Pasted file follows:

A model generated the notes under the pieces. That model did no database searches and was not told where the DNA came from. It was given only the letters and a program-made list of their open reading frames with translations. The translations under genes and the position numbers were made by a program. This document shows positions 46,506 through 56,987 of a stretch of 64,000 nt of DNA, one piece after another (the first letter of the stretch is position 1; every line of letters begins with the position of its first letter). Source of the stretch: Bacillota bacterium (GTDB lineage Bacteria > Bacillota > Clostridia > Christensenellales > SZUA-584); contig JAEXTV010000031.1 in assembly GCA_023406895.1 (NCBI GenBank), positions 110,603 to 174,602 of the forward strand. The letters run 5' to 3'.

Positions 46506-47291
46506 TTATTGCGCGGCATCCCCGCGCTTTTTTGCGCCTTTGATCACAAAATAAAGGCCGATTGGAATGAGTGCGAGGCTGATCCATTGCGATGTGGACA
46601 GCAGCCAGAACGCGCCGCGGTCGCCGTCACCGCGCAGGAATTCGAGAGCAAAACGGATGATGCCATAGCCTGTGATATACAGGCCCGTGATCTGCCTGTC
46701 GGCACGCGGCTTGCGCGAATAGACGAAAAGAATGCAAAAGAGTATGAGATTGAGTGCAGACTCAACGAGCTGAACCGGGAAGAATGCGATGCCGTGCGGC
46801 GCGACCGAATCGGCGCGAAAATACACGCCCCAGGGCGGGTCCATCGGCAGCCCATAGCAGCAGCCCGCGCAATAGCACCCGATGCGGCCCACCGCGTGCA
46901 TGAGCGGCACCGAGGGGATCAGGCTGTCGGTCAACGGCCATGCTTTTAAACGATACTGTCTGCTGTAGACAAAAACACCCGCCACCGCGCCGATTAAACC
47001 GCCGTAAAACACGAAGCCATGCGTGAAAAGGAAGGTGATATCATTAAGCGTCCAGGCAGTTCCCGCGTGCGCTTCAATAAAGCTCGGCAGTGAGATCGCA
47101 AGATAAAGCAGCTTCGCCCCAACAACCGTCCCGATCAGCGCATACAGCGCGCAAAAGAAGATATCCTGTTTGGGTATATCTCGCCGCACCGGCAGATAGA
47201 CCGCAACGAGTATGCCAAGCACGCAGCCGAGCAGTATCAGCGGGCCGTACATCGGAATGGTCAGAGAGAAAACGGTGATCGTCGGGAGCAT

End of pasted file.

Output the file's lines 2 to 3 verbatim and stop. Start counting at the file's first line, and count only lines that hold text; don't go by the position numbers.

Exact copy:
Positions 46506-47291
46506 TTATTGCGCGGCATCCCCGCGCTTTTTTGCGCCTTTGATCACAAAATAAAGGCCGATTGGAATGAGTGCGAGGCTGATCCATTGCGATGTGGACA